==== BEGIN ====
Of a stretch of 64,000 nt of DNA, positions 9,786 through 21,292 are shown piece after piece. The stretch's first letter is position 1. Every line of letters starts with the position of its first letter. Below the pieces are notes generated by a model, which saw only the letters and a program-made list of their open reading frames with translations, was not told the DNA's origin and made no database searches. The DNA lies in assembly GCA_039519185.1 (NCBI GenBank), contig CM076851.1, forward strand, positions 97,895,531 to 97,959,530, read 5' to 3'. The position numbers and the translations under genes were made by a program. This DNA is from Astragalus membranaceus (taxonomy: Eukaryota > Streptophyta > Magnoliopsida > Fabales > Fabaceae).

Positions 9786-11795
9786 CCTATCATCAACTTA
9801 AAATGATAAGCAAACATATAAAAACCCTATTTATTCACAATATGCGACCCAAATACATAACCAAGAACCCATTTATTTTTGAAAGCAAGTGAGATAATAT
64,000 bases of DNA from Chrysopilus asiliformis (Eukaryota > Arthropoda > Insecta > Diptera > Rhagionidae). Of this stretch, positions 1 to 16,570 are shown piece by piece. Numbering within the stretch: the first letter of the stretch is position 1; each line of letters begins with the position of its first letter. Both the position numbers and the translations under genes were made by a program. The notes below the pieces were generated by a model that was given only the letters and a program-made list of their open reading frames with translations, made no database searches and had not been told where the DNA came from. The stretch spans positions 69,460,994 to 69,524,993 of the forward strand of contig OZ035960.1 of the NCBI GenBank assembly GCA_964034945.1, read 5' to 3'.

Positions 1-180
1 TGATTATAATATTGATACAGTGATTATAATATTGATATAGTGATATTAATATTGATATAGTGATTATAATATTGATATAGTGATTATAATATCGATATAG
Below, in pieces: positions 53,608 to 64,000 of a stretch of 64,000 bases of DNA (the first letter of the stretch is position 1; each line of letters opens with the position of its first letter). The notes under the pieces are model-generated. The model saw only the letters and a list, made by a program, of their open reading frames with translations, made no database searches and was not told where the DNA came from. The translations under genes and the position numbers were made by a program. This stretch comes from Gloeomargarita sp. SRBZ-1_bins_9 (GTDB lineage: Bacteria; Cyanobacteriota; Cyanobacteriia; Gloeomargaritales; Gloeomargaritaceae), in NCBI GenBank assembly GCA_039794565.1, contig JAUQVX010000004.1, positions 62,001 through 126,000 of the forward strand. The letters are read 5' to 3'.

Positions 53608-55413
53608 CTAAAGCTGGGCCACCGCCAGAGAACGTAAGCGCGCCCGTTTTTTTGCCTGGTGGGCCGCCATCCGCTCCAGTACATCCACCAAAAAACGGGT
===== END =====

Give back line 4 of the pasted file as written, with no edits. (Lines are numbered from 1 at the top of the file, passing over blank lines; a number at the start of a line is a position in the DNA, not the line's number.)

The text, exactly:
9801 AAATGATAAGCAAACATATAAAAACCCTATTTATTCACAATATGCGACCCAAATACATAACCAAGAACCCATTTATTTTTGAAAGCAAGTGAGATAATAT